9. MiTM (Man-in-the-Middle)
Man-in-the-middle attacks are common among sites that haven’t encrypted their data as it travels from the user to the servers (sites using HTTP instead of HTTPS). The perpetrator intercepts the data as it’s being transferred between two parties. If the data isn’t encrypted, the attacker can easily read personal, login or other sensitive details that travel between two locations on the Internet. A straightforward way to mitigate the man-in-the-middle attack is to install a Secure Sockets Layer (SSL) certificate on your site. This certificate encrypts all the information that travels between parties, so the attacker won’t easily make sense of it. Typically, most modern hosting providers already feature an SSL certificate with their hosting package.
10. Directory Traversal
Directory (or Path) Traversal attacks target the web root folder to access unauthorized files or directories outside of the targeted folder. The attacker tries to inject movement patterns within the server directory to move up in the hierarchy. A successful path traversal can compromise the site’s access, configuration files, databases, and other websites and files on the same physical server. Protecting your site against a path traversal attack comes down to your input sanitization. This means keeping the user’s inputs safe and unrecoverable from your server. The most straightforward suggestion here is to build your codebase so that any information from a user isn’t passing to the filesystem APIs.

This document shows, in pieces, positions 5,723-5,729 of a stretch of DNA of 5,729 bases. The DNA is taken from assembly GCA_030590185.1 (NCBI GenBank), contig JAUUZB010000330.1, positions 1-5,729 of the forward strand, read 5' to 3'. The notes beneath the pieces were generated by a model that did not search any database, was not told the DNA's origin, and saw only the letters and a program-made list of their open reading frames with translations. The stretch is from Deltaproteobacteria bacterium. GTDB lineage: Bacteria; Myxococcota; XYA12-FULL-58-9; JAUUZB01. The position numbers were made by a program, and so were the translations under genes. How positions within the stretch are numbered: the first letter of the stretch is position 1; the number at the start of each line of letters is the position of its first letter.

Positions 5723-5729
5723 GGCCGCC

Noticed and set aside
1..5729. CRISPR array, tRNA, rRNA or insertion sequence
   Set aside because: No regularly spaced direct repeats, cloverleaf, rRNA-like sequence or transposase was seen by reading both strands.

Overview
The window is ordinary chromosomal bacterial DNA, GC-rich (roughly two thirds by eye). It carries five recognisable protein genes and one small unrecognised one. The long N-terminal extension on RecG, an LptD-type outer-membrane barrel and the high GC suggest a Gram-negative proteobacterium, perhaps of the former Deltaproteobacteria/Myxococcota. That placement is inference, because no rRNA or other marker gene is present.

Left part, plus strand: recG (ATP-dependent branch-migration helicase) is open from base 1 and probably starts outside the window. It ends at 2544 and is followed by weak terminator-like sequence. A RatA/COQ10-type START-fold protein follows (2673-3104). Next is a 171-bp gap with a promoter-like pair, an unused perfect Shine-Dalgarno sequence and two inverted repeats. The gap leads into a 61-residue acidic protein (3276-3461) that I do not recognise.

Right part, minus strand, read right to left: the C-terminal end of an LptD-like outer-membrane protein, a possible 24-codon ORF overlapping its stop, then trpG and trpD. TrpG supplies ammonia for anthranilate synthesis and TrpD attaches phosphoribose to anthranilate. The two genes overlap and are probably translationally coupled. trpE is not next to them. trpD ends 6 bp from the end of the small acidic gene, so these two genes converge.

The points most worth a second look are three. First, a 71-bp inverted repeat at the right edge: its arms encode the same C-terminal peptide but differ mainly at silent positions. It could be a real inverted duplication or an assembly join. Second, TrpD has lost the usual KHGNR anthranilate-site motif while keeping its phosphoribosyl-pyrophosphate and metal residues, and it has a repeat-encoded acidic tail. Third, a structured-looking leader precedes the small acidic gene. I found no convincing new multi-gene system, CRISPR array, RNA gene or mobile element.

Times are changing, and while attack specifics might, the principles behind them never will. Threat actors are nefarious, yes, but 82% of cyberattacks could be prevented by reducing the gap of human error.
Tripwire’s Security Configuration Management Solution provides a powerful tool for identifying security misconfigurations and indicators of compromise. Tripwire Enterprise provides deep system visibility, automated compliance, and real-time detection so that even if a threat does slip through, it won’t go far. Reducing the attack surface means hardening both on-premises and cloud environments, and Tripwire’s out-of-the-box platforms and policies allow you to look ahead while still defending against today’s most common attacks.
Editor’s Note: The opinions expressed in this guest author article are solely those of the contributor, and do not necessarily reflect those of Tripwire, Inc.